The line “Live without dead time” was daubed on a wall of the Sorbonne sometime in May 1968 when all of Paris seemed to be convulsed in revolutionary fervour. These were the most turbulent days France had seen since the Paris Commune of 1871. And many thought that the unrest, instigated by students and supported by many workers, but, notably, not by the French Communist Party, would bring down the government. It didn’t. By offering minor concessions and boosting police numbers the French government deftly diffused the situation and everything went back to ‘normal’. Except that the most poetic and inspiring of the slogans splattered across the city at that time, which came neither from the students nor from the factory workers, continue to haunt us with their painful reminders of the vacuity of modern life.
For Guy Debord, the radical lyricist and founder of the Situationist International – a rather strange and short lived revolutionary organisation which privileged authentic human action over theory and headed some of the early student protests, wasn’t interested in reform. To Debord’s mind, we have become enslaved to a form of life which not only dehumanises us, but lulls us into a state of comatose compliance. Accordingly, his goal was not to further the demands of any particular interest group, but to highlight the shared emptiness of our degraded existence. Debord blamed this desolation on the fact that life had become completely colonised by capitalism. To the extent that even our relationships with each other are now reflected through the prism of the market. Like many at the time, Debord believed that the Left had betrayed the working class in accepting the so called ‘post war consensus’, which insisted on the ‘logic of the market.’ By accepting the promise of jobs over power, the Left had failed those they were supposed to represent and condemned them to irreversible enslavement. And not just the working class, for now all of society was caught up in a rampant consumerism from which there was no escape. Debord saw how that fatal acceptance had locked us into a global system, creating “one consensual organisation of the world through the market”: a totality we can neither escape nor change.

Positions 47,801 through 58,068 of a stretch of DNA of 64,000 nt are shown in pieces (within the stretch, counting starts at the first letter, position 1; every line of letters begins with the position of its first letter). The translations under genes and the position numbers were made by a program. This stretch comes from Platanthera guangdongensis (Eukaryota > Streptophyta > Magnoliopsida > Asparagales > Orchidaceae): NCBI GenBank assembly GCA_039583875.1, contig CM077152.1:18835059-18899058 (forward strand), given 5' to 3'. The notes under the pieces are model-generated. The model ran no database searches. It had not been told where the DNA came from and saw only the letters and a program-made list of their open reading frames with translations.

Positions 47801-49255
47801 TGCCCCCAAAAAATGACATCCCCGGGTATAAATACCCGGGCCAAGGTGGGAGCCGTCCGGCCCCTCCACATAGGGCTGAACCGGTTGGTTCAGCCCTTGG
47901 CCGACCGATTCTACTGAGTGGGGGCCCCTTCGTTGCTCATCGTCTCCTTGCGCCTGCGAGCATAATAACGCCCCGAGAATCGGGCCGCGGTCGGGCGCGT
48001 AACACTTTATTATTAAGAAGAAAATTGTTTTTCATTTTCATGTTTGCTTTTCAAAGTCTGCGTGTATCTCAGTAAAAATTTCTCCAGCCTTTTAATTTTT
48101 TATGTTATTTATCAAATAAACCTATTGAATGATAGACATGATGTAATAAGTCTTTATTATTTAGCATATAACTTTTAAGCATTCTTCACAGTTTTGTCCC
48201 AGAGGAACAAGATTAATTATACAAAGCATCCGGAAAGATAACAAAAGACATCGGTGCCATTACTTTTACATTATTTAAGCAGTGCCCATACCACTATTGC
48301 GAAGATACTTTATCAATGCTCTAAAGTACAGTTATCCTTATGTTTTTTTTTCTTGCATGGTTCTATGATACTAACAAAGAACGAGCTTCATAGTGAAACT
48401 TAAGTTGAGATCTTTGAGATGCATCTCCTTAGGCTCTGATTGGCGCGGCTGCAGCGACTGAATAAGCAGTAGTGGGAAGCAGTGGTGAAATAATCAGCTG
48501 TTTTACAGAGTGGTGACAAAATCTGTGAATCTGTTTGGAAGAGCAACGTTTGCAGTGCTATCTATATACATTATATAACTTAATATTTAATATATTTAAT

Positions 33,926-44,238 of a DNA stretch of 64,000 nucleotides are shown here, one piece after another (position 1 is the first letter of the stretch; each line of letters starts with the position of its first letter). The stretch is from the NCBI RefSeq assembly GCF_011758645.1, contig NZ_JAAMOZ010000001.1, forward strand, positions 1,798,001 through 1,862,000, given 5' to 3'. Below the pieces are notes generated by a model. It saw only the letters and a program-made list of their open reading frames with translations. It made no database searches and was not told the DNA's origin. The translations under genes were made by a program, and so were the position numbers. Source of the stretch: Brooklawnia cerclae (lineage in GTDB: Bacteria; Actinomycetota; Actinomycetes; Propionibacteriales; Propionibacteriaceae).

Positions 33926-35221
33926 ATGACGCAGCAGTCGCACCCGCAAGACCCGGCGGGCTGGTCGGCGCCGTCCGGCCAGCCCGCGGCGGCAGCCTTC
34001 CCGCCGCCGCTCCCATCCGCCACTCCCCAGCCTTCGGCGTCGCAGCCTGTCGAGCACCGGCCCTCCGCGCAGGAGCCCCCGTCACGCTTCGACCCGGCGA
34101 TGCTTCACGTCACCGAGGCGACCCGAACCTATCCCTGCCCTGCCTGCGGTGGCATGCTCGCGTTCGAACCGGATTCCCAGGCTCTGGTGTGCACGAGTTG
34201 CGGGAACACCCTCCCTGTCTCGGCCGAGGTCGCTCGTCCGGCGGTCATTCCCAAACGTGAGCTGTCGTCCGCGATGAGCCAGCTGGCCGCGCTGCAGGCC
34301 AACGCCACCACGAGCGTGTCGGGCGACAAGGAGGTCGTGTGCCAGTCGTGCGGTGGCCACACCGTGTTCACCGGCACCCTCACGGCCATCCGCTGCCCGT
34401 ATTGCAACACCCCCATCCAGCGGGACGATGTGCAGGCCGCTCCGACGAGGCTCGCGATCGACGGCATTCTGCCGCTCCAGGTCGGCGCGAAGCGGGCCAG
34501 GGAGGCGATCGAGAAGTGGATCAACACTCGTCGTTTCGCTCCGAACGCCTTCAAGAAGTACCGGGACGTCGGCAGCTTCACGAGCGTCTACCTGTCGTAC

This totality Debord famously dubbed ‘The Spectacle’, which he described with excoriating brilliance in ‘The Society of the Spectacle’, published a year before the riots. Written in aphoristic style, it is not so much a guide book to a new world as a handy compendium of poignant snapshots as to why we need to quit the old one. All the phrases Debord used to exemplify his concept of the Spectacle bespeak a weltanschauung of deadness. The Spectacle is “a negation of life that has invented a visual form for itself.” It is “A concrete inversion of life”, “an autonomous movement of non-life”. The Spectacle describes capitalism in its cultural form; shaping and managing all of life in accordance with the demands of the market. What Debord realised, which many on the Left did not, and still don’t, is that it is no longer possible to distinguish the forces of capitalism from culture, art, the state, corporations, public institutions such as education or healthcare, entertainment, the media and just about every other aspect of life, because everything is now joined up and infused by the market. It is a totality of commodification in which we exist merely as a network of representations. It is “a worldview turned into an objective force”. The Spectacle denotes a world in which life has been given over to function and representation, in which we have been hollowed out and repurposed to serve needs other than our own. We have roles and identities which we perform, but we no longer live authentic, self-determining human lives. In fact, Debord goes so far as to assert that “all individual reality, being directly dependent on social power and completely shaped by that power has assumed a social character. Indeed it is only inasmuch as individual reality is not that it is allowed to appear.” Because “nothing is allowed to appear which contradicts the spectacle.”